Caring for Your Child’s Incision - Fairview Health Services
 
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Caring for Your Child’s Incision

You’ll need to help care for your child’s incision after surgery and certain medical procedures. To close an incision, your child’s health care provider used sutures (stitches), Steri-Strips, or staples. Follow the tips on this sheet to help heal and prevent infection of your child’s incision.

Types of Incision ClosuresCloseup of incision with sutures. Closeup of incision with Steri-Strips. Closeup of incision with staples.

  • Surgical sutures (stitches) are placed by sewing the edges of an incision together with surgical thread. Sutures are either absorbable or non-absorbable. Absorbable sutures break down in the body over time. Non-absorbable sutures need to be removed.

  • Steri-Strips are made of adhesive (sticky) material to help hold the edges of an incision together. Steri-Strips usually fall off by themselves within 7 to 10 days.

  • Surgical staples are made of steel or titanium. They are often used to close shallow incisions. They are not used on certain body areas, such as the face and hands. This is because these areas have nerves that are close to the surface. Staples are usually removed within a week.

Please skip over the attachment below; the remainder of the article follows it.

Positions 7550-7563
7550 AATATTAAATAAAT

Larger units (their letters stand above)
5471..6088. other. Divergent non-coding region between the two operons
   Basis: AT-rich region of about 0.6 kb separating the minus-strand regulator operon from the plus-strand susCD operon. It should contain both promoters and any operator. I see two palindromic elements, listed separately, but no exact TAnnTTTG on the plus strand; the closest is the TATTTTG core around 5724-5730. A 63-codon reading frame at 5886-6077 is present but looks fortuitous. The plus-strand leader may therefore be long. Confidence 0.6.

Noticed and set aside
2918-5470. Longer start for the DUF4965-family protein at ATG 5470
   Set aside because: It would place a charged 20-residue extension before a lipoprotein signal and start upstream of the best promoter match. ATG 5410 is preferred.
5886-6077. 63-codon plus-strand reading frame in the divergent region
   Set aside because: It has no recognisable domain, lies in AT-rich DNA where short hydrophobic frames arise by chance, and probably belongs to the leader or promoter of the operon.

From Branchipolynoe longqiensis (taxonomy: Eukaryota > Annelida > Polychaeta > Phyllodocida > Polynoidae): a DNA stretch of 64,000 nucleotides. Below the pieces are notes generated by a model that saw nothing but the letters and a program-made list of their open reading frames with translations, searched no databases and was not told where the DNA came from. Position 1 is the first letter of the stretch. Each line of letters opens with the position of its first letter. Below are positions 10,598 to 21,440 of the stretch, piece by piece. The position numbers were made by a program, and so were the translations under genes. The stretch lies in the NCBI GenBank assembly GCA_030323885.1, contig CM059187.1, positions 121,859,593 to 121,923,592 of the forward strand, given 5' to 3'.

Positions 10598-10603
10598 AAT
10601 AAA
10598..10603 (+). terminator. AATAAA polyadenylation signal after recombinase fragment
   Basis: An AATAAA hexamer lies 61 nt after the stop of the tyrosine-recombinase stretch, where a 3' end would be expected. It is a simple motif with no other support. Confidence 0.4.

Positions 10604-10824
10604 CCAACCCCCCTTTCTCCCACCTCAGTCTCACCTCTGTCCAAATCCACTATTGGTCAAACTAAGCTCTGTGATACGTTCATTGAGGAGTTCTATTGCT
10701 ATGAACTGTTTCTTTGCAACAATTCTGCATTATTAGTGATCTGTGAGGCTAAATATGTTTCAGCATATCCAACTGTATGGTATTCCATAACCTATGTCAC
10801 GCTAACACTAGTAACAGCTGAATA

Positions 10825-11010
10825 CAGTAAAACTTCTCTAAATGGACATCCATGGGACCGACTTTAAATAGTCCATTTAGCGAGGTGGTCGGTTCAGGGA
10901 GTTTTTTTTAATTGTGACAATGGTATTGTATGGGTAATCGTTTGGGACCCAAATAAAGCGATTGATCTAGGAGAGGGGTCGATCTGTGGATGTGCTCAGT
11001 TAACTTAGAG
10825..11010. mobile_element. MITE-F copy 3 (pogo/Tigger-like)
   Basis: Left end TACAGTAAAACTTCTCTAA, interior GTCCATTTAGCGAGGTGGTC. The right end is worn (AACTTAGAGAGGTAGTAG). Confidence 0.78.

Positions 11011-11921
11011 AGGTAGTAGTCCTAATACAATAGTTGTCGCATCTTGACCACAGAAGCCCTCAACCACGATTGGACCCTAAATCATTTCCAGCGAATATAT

Home Care for Your Child’s Incision

  • Keep the incision clean and dry. Your child should bathe only as directed by your child’s health care provider. It’s okay to wash around the incision. But don’t spray water directly on it.

  • Check the incision site daily for pain, redness, drainage, swelling, or separation of the incision edges. Call your child’s health care provider if you notice any of the signs listed in the box below.

  • If your child has a dressing over the incision, change the dressing as directed by your child’s health care provider.

  • Make sure any clothing that touches the incision is loose-fitting. This will prevent rubbing. If the incision is on the head, keep your child from wearing caps or other head coverings. These may rub against the incision.

  • Keep your child from rough play, contact sports, or physical activities. This can put your child at risk of opening an incision.

  • As your child’s incision heals, the skin may appear pink or red. It may also feel slightly bumpy or raised. This is called a healing ridge. Over time, the color should fade and the raised skin will become less noticeable.

Call the doctor right away if your child has any of the following:

  • Increased pain, redness, drainage, swelling, or bleeding at the incision site

  • Numbness, coldness, or tingling around the incision site

  • Fever of 100.4°F (38°C) or higher

 

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